Cyber

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Unilateral Economic Sanctions to Deter and Punish Cyber-Attacks: Are They Here to Stay?

In June 2021 during the Biden-Putin summit, President Biden stated that critical infrastructure should be “off-limits” to cyber-attacks and handed over a list of 16 areas of critical infrastructure that under no circumstance should be targeted by cyber-attacks. This took place after the SolarWinds cyber-attack that was described by SolarWinds Vice-President as “your worst nightmare”. The attack was followed by tough US unilateral sanctions – precisely, sovereign debt sanctions against Russia and sanctions targeting six Russian technology firms for their support of the Russian Intelligence Services’ cyber program. This attack as well as many others (e.g., NotPetya or WannaCry) illustrate the current problem in international law: a lack of binding norms regulating conduct in cyberspace. As a result, states are left with only a few options of how to respond and prevent cyber-enabled malicious conduct. Among the available alternatives, unilateral cyber sanctions are gaining momentum. The relevant sanctions frameworks have already been introduced by the United States, the European Union, and the United Kingdom. On 2 December 2021, the…

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The Oxford Statement on International Law Protections in Cyberspace: The Regulation of Ransomware Operations

In the past few months, nothing has reminded everyone of the etymology of the expression ‘computer virus’ like ransomware. This form of malicious code is delivered through a vulnerability in the victim’s system, such as a phishing email or password spraying, infiltrating and potentially crippling it like a disease. Specifically, ransomware is used to encrypt user data and…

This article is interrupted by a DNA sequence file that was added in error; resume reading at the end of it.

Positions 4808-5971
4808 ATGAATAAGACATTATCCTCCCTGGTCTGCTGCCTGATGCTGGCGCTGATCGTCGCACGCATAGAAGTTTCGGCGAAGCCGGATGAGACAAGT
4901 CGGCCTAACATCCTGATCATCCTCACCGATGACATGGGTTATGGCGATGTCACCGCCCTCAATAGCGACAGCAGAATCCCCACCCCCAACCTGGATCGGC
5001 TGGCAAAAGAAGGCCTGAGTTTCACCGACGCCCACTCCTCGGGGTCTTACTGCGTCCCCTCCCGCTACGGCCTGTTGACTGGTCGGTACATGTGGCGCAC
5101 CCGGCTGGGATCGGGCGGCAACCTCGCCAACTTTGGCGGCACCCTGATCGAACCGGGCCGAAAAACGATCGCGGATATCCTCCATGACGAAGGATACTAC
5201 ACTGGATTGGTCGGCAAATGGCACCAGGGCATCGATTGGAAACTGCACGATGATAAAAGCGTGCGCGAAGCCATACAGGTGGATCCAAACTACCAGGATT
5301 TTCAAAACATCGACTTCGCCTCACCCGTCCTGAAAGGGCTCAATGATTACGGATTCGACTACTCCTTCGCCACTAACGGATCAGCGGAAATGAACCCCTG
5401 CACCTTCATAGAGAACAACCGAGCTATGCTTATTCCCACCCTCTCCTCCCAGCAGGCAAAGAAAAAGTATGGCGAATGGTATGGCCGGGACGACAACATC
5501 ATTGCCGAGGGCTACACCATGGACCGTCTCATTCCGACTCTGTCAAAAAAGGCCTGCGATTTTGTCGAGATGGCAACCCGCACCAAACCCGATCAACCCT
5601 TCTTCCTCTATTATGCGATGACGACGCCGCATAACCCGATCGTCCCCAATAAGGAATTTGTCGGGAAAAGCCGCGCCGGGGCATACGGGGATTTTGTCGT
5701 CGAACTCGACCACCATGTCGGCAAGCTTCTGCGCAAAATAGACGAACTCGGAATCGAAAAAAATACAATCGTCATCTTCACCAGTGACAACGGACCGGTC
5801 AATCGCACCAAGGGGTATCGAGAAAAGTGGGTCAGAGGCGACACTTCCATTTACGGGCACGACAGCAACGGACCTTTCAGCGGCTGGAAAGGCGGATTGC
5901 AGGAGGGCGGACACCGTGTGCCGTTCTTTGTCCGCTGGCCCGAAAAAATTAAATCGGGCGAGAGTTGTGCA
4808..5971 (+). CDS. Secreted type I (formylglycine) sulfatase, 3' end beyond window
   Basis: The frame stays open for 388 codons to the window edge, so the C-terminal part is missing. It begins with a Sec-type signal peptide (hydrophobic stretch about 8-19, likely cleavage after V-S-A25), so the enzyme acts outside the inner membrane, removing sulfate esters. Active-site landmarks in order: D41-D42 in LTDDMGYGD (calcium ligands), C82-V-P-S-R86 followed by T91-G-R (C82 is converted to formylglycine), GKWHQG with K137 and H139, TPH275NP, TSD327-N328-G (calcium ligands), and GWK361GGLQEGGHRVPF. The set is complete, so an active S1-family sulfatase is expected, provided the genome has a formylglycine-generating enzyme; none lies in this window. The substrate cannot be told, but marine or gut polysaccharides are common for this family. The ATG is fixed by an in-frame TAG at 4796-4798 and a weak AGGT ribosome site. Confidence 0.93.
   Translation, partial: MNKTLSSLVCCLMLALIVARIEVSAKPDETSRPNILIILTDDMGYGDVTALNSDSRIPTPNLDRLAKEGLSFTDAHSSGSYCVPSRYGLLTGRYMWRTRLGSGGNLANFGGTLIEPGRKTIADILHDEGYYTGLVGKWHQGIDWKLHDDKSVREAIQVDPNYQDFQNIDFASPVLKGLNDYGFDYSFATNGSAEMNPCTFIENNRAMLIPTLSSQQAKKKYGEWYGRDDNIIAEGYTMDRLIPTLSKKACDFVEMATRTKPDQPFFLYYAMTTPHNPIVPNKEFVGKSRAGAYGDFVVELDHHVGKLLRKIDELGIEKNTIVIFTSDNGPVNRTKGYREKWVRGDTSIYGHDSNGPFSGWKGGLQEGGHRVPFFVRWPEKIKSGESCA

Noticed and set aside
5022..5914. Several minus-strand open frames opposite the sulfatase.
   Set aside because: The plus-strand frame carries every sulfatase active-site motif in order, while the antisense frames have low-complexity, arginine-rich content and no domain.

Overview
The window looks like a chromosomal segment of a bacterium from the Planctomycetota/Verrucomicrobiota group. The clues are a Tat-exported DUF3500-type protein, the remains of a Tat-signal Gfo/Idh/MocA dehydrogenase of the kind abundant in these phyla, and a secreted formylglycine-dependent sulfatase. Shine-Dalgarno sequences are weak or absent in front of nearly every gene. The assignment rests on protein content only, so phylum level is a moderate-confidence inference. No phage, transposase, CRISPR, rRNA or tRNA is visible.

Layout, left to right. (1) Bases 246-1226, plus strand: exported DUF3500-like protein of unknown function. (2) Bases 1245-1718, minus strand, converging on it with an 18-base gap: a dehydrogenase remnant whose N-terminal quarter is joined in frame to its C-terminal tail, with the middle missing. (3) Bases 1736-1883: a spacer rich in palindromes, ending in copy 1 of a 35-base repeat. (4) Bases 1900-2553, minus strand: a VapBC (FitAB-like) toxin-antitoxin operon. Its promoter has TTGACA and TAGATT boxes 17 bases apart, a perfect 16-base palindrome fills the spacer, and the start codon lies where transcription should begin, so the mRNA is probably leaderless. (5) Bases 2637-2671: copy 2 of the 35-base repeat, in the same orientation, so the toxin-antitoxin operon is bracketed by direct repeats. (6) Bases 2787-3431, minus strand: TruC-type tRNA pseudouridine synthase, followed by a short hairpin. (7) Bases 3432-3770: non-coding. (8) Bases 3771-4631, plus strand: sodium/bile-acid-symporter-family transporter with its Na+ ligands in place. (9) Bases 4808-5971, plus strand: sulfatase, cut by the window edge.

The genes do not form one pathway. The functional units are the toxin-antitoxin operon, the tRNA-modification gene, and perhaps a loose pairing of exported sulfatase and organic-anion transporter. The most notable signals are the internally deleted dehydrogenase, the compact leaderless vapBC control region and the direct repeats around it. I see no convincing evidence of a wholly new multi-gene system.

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International Law at NATO’s Brussels Summit

The June 2021 NATO summit in Brussels was noteworthy for the U.S. renewal of its commitment to the Alliance. Speaking with Secretary-General Stoltenberg, President Biden reassured NATO members (the “Allies”) that “NATO is critically important for U.S. interests” and “Article 5, we take as a sacred obligation.” Also noteworthy was the extent to which NATO…

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The Oxford Statement on International Law Protections in Cyberspace: The Regulation of Information Operations and Activities

The Internet has allowed the dissemination of content across the globe in a matter of seconds. Recommendation algorithms, found in social media platforms and search engines, have also dangerously amplified the reach of false, misleading, and violent content (see here, here, and here). Because they are geared towards…

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Even ‘cyber wars’ have limits. But what if they didn’t?

In today’s digitalizing world, States and non-State armed groups increasingly employ cyber capabilities in their military operations, and their use is likely to grow. Still, there is a debate – most prominently in the framework of the two multilateral processes under the auspices of the United Nations – as to how the existing international legal frameworks apply to…

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